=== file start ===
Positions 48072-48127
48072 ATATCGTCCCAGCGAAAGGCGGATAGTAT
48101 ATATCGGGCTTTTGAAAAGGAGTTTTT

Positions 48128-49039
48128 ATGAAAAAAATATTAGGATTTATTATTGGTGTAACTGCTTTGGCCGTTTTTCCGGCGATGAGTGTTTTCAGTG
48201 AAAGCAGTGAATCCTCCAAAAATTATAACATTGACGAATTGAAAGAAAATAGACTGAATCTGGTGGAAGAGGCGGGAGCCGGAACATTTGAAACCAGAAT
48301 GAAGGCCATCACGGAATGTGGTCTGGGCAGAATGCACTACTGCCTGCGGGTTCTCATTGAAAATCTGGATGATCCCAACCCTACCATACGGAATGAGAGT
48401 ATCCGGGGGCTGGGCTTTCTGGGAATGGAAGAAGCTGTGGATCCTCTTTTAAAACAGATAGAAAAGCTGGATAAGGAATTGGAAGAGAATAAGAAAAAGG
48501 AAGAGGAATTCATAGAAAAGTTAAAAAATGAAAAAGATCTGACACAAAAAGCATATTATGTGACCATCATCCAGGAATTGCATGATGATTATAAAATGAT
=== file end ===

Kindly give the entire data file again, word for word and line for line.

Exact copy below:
Positions 48072-48127
48072 ATATCGTCCCAGCGAAAGGCGGATAGTAT
48101 ATATCGGGCTTTTGAAAAGGAGTTTTT

Positions 48128-49039
48128 ATGAAAAAAATATTAGGATTTATTATTGGTGTAACTGCTTTGGCCGTTTTTCCGGCGATGAGTGTTTTCAGTG
48201 AAAGCAGTGAATCCTCCAAAAATTATAACATTGACGAATTGAAAGAAAATAGACTGAATCTGGTGGAAGAGGCGGGAGCCGGAACATTTGAAACCAGAAT
48301 GAAGGCCATCACGGAATGTGGTCTGGGCAGAATGCACTACTGCCTGCGGGTTCTCATTGAAAATCTGGATGATCCCAACCCTACCATACGGAATGAGAGT
48401 ATCCGGGGGCTGGGCTTTCTGGGAATGGAAGAAGCTGTGGATCCTCTTTTAAAACAGATAGAAAAGCTGGATAAGGAATTGGAAGAGAATAAGAAAAAGG
48501 AAGAGGAATTCATAGAAAAGTTAAAAAATGAAAAAGATCTGACACAAAAAGCATATTATGTGACCATCATCCAGGAATTGCATGATGATTATAAAATGAT